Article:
Republican CRT ban in New Hampshire schools challenged by teachers, parents in new federal lawsuit – Fox News


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New Hampshire teachers and parents filed a federal lawsuit Monday against the state’s new law banning the principles of critical race theory from classroom instruction – a legal challenge to similar legislation enacted by GOP leadership in several states. The state’s affiliate for the American Federation of Teachers and three teachers and two parents with students enrolled in the state’s public schools filed a lawsuit Monday in the U.S. District Court for the District of New Hampshire. It names Department of Education Commissioner Frank Edelblut, Chair of the New Hampshire Commission on Human Rights Christian Kim and New Hampshire Attorney General John Fomella as defendants. OREGON UNIVERSITY STUDENT GOVERNMENT WANTS CRITICAL RACE THEORY GRADUATION ‘REQUIREMENT’The filing argues the law has a "chilling effect" on teachers and was designed to limit instruction of "ideas and societal concerns" that are not to the defendant’s liking, "thereby curtailing speech, limiting the free exchange of ideas within our classrooms and depriving New Hampshire students of their constitutionally and statutorily guaranteed right to an adequate education."
Chris Sununu, governor of New Hampshire, gestures as he speaks during the Republican Jewish Coalition (RJC) Annual Leadership Meeting in Las Vegas, Friday, Nov. 5, 2021.  
(Bridget Bennett/Bloomberg via Getty Images)"The ‘culture wars’ have no place in New Hampshire’s classrooms," the lawsuit asserts. "Our public school teachers and support staff are dedicated public servants who have stepped up and devoted themselves beyond measure during the pandemic to continue to teach our children. "Yet, they are being politically targeted and threatened with public shaming and undeserved disciplinary proceedings (not to mention the cost of defending themselves) for doing their jobs in accordance with the curriculum formally adopted by the state." WHAT IS CRITICAL RACE THEORY?The lawsuit further maintains that "New Hampshire parents, too, are entitled to send their children to school, expecting a full and robust exchange of ideas in the classroom, uncorrupted by censorship and extremist partisanship" and teachers are subjected to online harassment, obscenities and vicious attacks amid "a climate of intimidation" facilitated by the defendants.TWO LIBERAL COLLEGES SET TO ENFORCE STRICTER MANDATES FOR VACCINE BOOSTERS, GATHERINGSIt comes in response to Republican Gov. Chris Sununu in June signing a new anti-discrimination law that prohibits instruction suggesting "one identified group possesses inherent characteristics, meaning natural, biological, or innate characteristics, as opposed to apparent or accidental characteristics, that make the superior or inferior to other identified groups or make one identified group racist, sexist or oppressive." The bill was initially referred to as the "divisive concepts" statute before that language was nixed in the GOP-led legislature sessions.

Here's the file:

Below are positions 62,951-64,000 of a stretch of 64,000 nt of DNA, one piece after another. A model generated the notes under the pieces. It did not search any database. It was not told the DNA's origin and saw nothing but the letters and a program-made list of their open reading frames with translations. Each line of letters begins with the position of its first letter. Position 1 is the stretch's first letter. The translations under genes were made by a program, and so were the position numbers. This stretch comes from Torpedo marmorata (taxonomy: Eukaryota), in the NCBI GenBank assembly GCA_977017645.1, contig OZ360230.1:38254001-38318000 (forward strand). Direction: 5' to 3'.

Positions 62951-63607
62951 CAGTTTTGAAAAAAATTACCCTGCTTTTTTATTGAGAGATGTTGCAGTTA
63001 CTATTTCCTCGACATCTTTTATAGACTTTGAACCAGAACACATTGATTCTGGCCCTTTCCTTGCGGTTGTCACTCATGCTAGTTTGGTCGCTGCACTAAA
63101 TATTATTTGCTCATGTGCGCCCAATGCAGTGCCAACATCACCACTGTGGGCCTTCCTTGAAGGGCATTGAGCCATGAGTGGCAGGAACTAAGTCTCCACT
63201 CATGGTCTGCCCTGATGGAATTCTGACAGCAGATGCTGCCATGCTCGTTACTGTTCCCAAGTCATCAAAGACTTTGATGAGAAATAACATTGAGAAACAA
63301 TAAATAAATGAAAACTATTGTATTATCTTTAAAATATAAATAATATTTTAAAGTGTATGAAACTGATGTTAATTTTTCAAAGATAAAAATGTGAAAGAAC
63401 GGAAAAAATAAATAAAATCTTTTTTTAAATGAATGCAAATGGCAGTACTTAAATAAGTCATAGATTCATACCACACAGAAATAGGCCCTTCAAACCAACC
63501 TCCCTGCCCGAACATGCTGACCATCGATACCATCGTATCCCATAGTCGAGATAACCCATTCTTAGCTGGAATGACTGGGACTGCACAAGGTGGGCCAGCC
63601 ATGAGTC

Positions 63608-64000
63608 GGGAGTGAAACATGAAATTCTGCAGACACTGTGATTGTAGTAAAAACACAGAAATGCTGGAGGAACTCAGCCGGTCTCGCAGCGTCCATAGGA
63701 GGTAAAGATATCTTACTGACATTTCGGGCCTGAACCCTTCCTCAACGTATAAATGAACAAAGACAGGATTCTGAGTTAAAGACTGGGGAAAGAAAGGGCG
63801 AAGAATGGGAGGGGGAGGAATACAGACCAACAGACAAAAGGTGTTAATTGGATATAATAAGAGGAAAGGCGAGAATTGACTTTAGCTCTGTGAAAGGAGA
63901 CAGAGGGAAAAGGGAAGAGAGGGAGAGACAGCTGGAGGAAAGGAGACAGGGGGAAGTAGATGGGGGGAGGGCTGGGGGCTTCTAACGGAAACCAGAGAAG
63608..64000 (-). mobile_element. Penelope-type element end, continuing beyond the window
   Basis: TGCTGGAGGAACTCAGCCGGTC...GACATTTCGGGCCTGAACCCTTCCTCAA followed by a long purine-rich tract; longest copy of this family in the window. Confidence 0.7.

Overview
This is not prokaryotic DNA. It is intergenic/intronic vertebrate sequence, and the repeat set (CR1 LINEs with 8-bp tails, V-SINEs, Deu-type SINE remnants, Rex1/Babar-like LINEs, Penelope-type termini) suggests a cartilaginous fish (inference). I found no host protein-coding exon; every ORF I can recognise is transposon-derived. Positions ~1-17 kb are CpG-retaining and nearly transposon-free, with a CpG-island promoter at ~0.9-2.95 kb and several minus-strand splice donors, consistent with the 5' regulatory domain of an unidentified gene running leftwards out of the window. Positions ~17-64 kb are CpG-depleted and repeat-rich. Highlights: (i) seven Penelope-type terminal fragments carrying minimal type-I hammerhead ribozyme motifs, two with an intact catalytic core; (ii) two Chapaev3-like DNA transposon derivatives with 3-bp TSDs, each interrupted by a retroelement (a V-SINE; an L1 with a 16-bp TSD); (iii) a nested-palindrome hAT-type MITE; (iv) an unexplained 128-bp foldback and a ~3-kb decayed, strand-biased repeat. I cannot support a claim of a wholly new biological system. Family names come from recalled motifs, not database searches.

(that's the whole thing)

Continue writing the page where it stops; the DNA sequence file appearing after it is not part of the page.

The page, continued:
(Derek Davis/Portland Press Herald via Getty Images)In response to the new lawsuit, Sununu has affirmed that "Nothing in this language prevents schools from teaching any aspect of American history, such as teaching about racism, sexism, or slavery." His spokesperson reiterated to Fox News Digital the law "simply ensures that children will not be discriminated against on the basis of race, gender, sexual identity, or religion."America Federation of Teachers argues the law is so broad and ambiguous that the state attorney general and humans right commission have each had to clarify how it will be applied – yet, according to the filing, such guidance has "not resolved the issues and [is] nonbinding, putting educators in the difficult position of having to interpret several different directives." Fomella wrote in September regarding how the new law may be applied, explicitly clarifying that state programs can continue trainings on sensitivity and implicit bias because they are "based on the inherent humanity and equality of all persons." The guidance also said the law "does not prohibit discussion of historical concepts related to discrimination" of how it has existed through history. Fomella did not immediately return a Fox News Digital request for comment. The state Department of Education and Commission for Human Rights and Department of Justice have also issued guidance on the application of the law, clarifying that it does not prohibit "discussions related to current events including, but not limited to: the Black Lives Matter movement, efforts to promote equality and inclusion, or other contemporary events that impact certain identified groups."  Monday’s lawsuit also argues the legislation "invites partisanship into our schools and deputizes private, politically-motivated individuals to enforce its vague proscriptions." It references how "radical political groups" have seized upon the statute "to rationalize an offer of an economic ‘bounty’ for informers who lodge, on a recently created State-established and Department of Education maintained website, complaints about public school teachers." In a press release about the lawsuit, New Hampshire’s American Federation of Teachers pointed to a conservative group called Moms for Liberty NH, which recently tweeted that it was offering $500 for the first person who successfully catches a public school teacher breaking the anti-discrimination law. The tweet responded to another message from a libertarian account that shared a newspaper story about the state education department launching a new system to lodge discrimination complaints against teachers. That user wrote, "Public school teachers that teach critical race theory in New Hampshire will now lose their jobs." CLICK HERE TO GET THE FOX NEWS APP"This law has created fear among teachers who are not actually violating any New Hampshire law, but fear they could be targeted without evidence by people with a political agenda," AFT-New Hampshire President Deb Howes said in a statement. "Educators are terrified of losing their teaching license over simply trying to teach. This is something I never thought would happen in America."